“I love you, but you don’t know what you’re talking about.”—Orion on Moonrise Kingdom
A funny story: having completely neglected the preview section on this very blog, I was looking up random movie times for the local movie theater when I saw this interesting title. I subsequently headed over to Rotten Tomatoes, which has it sitting at 94 percent AND has it ranked the best movie of the summer. After watching the film, I casted around in my head to see what other movies I could compare it to, and landed upon Fantastic Mr. Fox—curiously enough, the films share a director. Just goes to show that 1) I need to pay more attention to everything and 2) I still have a keen sense of directorial style.
This film provides a lush, rich landscape for its story, ranging from beaches to forests to cool lighthouse-like houses. Set on a quiet and quaint island off the coast of New England, the film captures the intimate yet isolated feel of life there. Aesthetically speaking, Moonrise Kingdom is gorgeous—that alone would warrant a viewing.
But Anderson and the cast go even further. The story, involving two lovers eloping, is as classic as Romeo and Juliet. Like the two star-crossed lovers, these two main characters are very young—12 years old, in fact. Sam and Susie meet during the cacophony of a local play and immediately connect, deciding to run away together after a long correspondence. But I won’t reveal any more: much of the joy in this film lies in watching the story unfold like a pale, fragile flower. Enchanting, ephemeral, and yes, genuine, this love is powerful in its honest awkwardness. Ah the charms (and horrors) of that first love, just as hormones begin flooding the system—how many of us have blotted those experiences from memory? Anderson shies away from none of it.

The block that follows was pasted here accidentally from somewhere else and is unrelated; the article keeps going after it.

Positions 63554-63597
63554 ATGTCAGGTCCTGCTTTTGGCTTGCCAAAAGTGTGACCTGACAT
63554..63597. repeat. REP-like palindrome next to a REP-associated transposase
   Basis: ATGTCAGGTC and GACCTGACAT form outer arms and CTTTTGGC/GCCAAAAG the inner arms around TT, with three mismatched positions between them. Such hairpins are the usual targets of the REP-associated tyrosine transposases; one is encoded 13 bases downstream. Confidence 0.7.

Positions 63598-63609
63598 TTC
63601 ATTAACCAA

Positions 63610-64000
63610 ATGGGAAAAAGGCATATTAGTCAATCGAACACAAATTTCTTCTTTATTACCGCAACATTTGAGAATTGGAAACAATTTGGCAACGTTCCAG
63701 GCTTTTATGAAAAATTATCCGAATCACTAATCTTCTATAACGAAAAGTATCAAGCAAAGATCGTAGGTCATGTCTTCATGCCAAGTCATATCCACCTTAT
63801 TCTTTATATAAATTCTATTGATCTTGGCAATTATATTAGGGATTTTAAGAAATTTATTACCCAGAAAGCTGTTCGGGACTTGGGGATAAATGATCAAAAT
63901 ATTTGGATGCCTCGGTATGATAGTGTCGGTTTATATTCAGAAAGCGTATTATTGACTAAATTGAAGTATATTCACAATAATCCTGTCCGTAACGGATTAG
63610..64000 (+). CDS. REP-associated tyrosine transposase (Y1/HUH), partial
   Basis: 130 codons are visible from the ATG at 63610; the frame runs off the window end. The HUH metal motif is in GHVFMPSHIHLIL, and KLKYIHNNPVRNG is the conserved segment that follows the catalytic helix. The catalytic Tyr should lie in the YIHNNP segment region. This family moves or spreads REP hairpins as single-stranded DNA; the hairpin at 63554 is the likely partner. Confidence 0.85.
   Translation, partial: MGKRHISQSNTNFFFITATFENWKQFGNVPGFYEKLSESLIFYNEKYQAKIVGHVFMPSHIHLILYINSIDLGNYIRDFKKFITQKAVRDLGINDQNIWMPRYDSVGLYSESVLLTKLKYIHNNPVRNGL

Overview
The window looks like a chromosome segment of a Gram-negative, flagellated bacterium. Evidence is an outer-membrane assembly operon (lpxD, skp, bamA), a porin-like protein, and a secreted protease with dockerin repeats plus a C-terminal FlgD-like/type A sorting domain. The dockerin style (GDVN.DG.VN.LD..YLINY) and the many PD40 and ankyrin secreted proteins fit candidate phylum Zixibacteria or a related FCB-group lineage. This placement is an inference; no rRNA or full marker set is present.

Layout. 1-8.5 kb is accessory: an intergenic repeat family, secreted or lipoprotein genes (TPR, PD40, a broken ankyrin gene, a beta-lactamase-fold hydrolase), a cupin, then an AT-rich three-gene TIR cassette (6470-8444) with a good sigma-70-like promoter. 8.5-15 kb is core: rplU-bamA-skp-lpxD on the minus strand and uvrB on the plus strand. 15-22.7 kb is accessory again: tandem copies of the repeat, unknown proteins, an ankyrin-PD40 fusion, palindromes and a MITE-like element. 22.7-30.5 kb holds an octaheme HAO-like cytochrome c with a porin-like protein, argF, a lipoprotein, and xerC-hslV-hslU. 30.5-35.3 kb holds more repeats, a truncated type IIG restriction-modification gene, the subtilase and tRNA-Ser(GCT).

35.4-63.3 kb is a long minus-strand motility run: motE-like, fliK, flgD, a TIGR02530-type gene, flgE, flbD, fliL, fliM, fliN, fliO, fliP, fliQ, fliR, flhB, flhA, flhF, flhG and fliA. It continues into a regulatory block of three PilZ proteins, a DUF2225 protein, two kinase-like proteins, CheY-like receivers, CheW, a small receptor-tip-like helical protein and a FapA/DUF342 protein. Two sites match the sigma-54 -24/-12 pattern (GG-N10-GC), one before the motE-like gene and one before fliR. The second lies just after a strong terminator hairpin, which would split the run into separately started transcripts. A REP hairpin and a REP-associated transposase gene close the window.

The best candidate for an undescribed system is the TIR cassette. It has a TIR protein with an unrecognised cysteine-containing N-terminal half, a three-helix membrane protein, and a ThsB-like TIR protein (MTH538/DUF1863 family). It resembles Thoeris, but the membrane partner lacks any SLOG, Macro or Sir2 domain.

For even though these two characters are fundamentally different, in the way all people are different, they indulge in that naïve but wonderful belief that they can find a new life together in the wilderness. Their conversation is pitch-perfect, revealing the deep textures of language that we forget 12-year-olds have the capacity to use. Dreams, desires—why do we rob children of the experiences of life?
Bruce Willis, Tilda Swinton, Edward Norton, Bill Murray—these are big names, but they take on supporting roles, and do it well. Bruce Willis plays against the grain of his usual hard-nosed action hero. Here we see an aging, backwater cop, who can’t seem to get anything right. Anderson does this with all of his older characters—contrary to other films, in which it is the children without agency, in this film the adults must achieve agency in a long and torturous process, while children are able to seize their futures with their own hands.
That sense of agency is central. As I approach real adulthood I can see the ways in which my life is being planned out by my 12-year-old self. The future is locking itself around me: I am not afraid (I trust my 12-year-old self) but I can see how this is a frightening process. How much more so it must be for the 50-year-olds living out their lives because of the decisions they made when they were 20—the adults in the film quietly and inevitably suffer. So do the children—but their suffering can be alleviated by their own bold decisions to wander into a new life, to follow love into a new kingdom.